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|Format: ||Paperback, 624 pages|
|Published In: ||United Kingdom, 25 May 2017|
'WHATEVER YOU DO hang on to the phone. . . . . . . . ! . . . . . . . . ! Feel the smoothness of its bevelled screen . . . . . . . . ! . . . . . . . . ! Place your thumb in the soft depression of its belly-button - turn it over and over. . . . . . . . ! . . . . . . . . ! A five hundred-quid worry bead - and all I worry about is losing the bloody thing. . . . . . . . ! . . . . . . . . !'For the four characters at the heart of Will Self's brilliantly acute novel of our times the five hundred-quid worry bead in their pocket may be both a blessing and a curse. For elderly Dr Zachary Busner it is a mysterious object - 'NO CALLER ID - How should this be interpreted? Is it that the caller is devoid of an identity due to some psychological or physical trauma?' - but also it's his life line to his autistic grandson Ben, whose own connection with technology is, in turn, a vital one.For Jonathan De'Ath , aka 'the Butcher', MI6 agent, the phone may reveal his best kept secret of all: that Colonel Gawain Thomas, husband, father, and highly-trained tank commander - is Jonathan 's long time lover. And when technology, love and violence finally converge in the wreckage of postwar Iraq, the Colonel and the Spy's dalliance will determine the destiny of nations. Uniting our most urgent contemporary concerns: from the ubiquitous mobile phone to a family in chaos; from the horror of modern war, to the end of privacy, Phone is Will Self's most important and compelling novel to date.
About the Author
Will Self is the author of many novels and books of non-fiction, including Great Apes, The Book of Dave, How the Dead Live, which was shortlisted for the Whitbread Novel of the Year 2002, The Butt, winner of the Bollinger Everyman Wodehouse Prize for Comic Fiction 2008, Umbrella, which was shortlisted for the Booker Prize 2012, and Shark. He lives in south London.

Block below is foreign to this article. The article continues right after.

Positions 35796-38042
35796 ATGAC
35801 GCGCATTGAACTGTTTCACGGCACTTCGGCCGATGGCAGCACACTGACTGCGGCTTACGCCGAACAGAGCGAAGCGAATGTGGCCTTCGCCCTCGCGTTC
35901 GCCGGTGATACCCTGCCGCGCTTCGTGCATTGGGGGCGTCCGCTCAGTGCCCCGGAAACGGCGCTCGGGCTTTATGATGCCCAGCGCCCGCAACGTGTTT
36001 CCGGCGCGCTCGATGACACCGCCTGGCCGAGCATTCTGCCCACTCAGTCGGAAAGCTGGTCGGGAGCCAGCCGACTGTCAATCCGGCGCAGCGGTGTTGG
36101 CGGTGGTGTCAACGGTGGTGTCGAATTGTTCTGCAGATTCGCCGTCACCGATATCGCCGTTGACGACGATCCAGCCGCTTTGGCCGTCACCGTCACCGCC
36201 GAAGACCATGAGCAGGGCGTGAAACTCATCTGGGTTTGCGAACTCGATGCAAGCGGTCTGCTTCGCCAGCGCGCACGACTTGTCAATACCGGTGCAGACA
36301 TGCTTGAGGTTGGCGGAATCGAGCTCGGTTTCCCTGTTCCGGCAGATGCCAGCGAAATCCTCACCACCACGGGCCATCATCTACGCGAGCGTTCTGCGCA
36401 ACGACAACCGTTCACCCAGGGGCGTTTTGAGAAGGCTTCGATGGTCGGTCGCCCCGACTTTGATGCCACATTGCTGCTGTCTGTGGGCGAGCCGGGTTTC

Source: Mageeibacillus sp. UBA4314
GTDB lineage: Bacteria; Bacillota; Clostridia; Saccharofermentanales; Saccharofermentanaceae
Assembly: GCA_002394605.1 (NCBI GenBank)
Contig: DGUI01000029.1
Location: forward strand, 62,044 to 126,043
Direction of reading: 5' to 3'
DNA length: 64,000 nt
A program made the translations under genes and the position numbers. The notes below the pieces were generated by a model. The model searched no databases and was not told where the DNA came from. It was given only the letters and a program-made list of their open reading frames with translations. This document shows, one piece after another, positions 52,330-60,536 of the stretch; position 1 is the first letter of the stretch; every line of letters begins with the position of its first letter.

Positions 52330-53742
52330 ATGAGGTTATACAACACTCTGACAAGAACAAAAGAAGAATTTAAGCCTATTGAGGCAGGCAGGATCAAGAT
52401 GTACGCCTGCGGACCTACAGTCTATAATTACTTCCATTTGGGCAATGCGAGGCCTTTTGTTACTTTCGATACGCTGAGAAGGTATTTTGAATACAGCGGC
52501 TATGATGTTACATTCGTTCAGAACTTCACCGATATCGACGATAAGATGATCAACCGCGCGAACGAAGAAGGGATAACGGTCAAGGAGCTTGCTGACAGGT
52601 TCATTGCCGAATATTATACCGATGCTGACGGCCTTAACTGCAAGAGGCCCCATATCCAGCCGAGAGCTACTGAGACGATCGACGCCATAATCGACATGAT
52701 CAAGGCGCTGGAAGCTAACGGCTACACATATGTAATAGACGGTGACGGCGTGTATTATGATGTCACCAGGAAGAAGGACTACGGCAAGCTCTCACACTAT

A triumph ... Phone is the final instalment in one of the most ambitious and important literary projects of the 21st century ... It'll take you a couple of weeks to read all three novels properly. But I can't think of a better way to spend your time. Self's message is a perennially important one, brilliantly expressed: only connect * Observer * Brilliant ... a kind of epic anti-tweet ... what better riposte to a culture that thinks in fewer than 140 characters? * Daily Telegraph * This trilogy will be seen in years to come as one of the most significant literary works of our century, books that reflect and refract the hideousness of our times ... over and above the intellectual sprezzatura of the work, there is, at its heart, an emotional core, a profound sense of grief * New Statesman * A series of fast-paced, laugh-out-loud witty, disgusting and frequently well-observed scenes. He has a sharp ear for dialogue, and woven in and out of the surreal narrative are some of the wisest reflections on the folly of war (in this case the Gulf War) that you are likely to read outside the pages of Tolstoy -- A.N. Wilson * Evening Standard * Addictive and compelling. Not to be missed * Daily Mail * There are marvels in store ... Self is profoundly interested in psychosis, paranoia, altered mental states, drug dependency , repetition compulsion and how our minds process time and memory * Times Literary Supplement * Teems with brilliance and originality * Attitude * A stunner * Mail on Sunday * Self has achieved the status of a true classic. He writes books that no one else could possibly write and which everyone admires ... he is in danger of becoming a national treasure... Self's books are radically funny raucous romps, understandable and enjoyable by just about anyone and everyone * Prospect * Self is the most daring and delightful novelist of his generation * Guardian * [A] hurricane of eloquence blows in terrific passages of satire, comedy, even suspense - not to mention Self's pitch-perfect ear for the jargons and lingoes of modernity -- Boyd Tonkin * Financial Times * A brain-blitzing riff on war, technology and consciousness ... thrilling - who else is writing with this much freedom and verve right now? * Metro * A tale of the insights of the limitations of technology, the insights of schizophrenia, the abuses of modern warfare, and of a clandestine love affair * The Scotsman *
23.4 x 15.3 x 3.7 centimetres (0.32 kg)|
15+ years |